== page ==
“My parents were watching the game and they did like a close-up on him and he wasn’t playing,” Megan said. “And I was like, ‘Who is that?’ And my brother said, ‘That’s the guy I was telling you about.’ And I’m like, ‘I’ve got to meet him.’”

She met him at a party and they started dating about a week after that.

“The chain of events that had to happen for us, an Indiana kid and a Wisconsin girl ending up in Iowa City is crazy,” Megan said.

Recker played less than two full seasons at Iowa, but it was enough time to make him a Hawkeye for life.

“When I was growing up and going through the recruiting process, I probably never thought I’d be wearing a Hawkeye uniform,” said Recker, who works in the medical supply business. “A lot of things had to occur and happen for me to get here and I definitely didn’t write that script in my head.

“But it worked out and I wouldn’t change it for the world. It was a blessing in disguise. I fell in love with Iowa City and the University of Iowa. I met my wife in school here and all of my best friends in the world are from Iowa. It’s just been a wonderful place for me personally to grow.”

Recker said the only time he returns to Indiana is to visit his relatives in the northeast corner of the state. He has been to Bloomington, Ind., which is home to the Indiana campus, only once since transferring and that was to play in a game for Iowa as a senior.

“It is weird,” Recker said. “Bloomington’s a great town. It’s eerily similar to Iowa City. It’s similar in size and everything revolves around the university. It is weird that I haven’t been back.”

Indiana fans were upset and surprised by Recker’s decision to transfer because he had played a key role for the Hoosiers in his first two seasons and because he was a homegrown talent.

“Ninety-five percent of the Indiana fans are great fans,” Recker said. “But it’s those 5 percent that made it so difficult and were so malicious.”

Recker said he speaks with a few of his former Indiana teammates every once in a while. He had a recent phone conversation with former Indiana forward Andre Patterson and he spoke with former Indiana guard Dane Fife while attending the Big Ten Tournament in Chicago this past March. Fife is now an assistant coach at Michigan State.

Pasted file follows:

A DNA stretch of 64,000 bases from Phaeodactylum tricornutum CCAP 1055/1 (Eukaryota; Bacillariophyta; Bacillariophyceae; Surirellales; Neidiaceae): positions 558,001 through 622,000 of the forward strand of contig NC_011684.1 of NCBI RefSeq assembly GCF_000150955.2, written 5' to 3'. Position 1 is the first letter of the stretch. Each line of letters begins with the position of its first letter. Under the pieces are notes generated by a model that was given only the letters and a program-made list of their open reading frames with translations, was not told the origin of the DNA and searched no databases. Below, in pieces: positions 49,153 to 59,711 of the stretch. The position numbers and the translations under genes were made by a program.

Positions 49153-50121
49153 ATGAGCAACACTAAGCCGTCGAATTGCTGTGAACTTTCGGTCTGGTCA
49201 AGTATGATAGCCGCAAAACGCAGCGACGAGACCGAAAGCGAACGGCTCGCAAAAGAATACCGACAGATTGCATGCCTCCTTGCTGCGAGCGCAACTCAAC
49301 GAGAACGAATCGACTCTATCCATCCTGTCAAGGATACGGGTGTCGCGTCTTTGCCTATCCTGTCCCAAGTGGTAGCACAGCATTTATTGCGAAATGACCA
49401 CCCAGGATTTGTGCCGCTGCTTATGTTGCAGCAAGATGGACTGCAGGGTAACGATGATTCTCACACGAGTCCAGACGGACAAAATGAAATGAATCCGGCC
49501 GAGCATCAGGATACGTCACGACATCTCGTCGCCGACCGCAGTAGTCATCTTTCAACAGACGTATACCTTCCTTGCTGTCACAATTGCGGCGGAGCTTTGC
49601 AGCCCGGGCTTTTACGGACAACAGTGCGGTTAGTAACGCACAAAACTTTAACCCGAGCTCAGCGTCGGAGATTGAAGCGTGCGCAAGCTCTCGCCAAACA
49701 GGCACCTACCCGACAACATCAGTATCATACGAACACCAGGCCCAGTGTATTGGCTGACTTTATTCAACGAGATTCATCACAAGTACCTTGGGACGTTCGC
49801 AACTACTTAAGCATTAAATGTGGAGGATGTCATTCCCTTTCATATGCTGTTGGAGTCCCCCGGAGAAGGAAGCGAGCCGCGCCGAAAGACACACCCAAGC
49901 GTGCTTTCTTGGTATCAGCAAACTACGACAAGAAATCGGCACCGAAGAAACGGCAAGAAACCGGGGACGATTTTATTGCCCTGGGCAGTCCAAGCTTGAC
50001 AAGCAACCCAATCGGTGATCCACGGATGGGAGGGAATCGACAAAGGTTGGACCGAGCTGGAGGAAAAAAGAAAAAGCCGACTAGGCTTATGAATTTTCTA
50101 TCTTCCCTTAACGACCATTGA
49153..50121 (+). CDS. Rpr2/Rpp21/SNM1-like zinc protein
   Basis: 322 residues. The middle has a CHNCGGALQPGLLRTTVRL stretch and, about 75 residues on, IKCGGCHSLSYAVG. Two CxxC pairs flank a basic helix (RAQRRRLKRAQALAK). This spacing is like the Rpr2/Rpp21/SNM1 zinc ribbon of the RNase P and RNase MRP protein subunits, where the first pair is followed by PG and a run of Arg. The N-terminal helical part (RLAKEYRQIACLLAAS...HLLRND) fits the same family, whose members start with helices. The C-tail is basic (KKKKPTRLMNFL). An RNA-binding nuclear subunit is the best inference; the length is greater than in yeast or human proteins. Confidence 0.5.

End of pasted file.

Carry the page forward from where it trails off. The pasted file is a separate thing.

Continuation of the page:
“They all look at me as a former Hawkeye,” Recker said. “There is no doubt that I’m black and gold all the way.”

Recker said the people are what make living in the Iowa City area so enjoyable. All that separates his Coralville backyard from the backyard of Iowa men’s basketball coach Fran McCaffery is a row of trees.

“We obviously don’t have the best climate in the world,” Recker said. “So that’s probably not the number one reason to live here. But when you look at the people and just how special they are and the friendships that you create, it makes it tough to want to go anywhere else.”

Recker played professionally in Europe for six seasons after finishing college. He then returned to the United States and landed his first job in Milwaukee.

But he and Megan wanted to return to Iowa City, and the opportunity finally came when former Iowa football player Matt Stockdale told Recker about a job in medical sales. Recker landed the job and has been growing closer to the community ever since.

“I just never thought in a million years that I’d be living in Iowa permanently,” he said. “To be honest with you, when I finished playing basketball, we could have went anywhere. I spent six years of my life in Europe and my wife and I were just happy to go anywhere where they spoke English. We’re just so thankful that it worked out.”

Reach Pat Harty at 339-7370 or pharty@press-citizen.com.

More in this series: Luke Recker | Bernie Wyatt | Vernon Rollins | Tom Davis | Joe Mott | Frank Verducci | A note from Pat Harty

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Category: Iowa Hawkeyes men's basketball

About Pat Harty: Columnist Pat Harty has been covering the Iowa Hawkeyes for the Press-Citizen since 1991. Originally from Des Moines, he currently writes columns and covers Hawkeye men's basketball for Hawk Central. View author profile.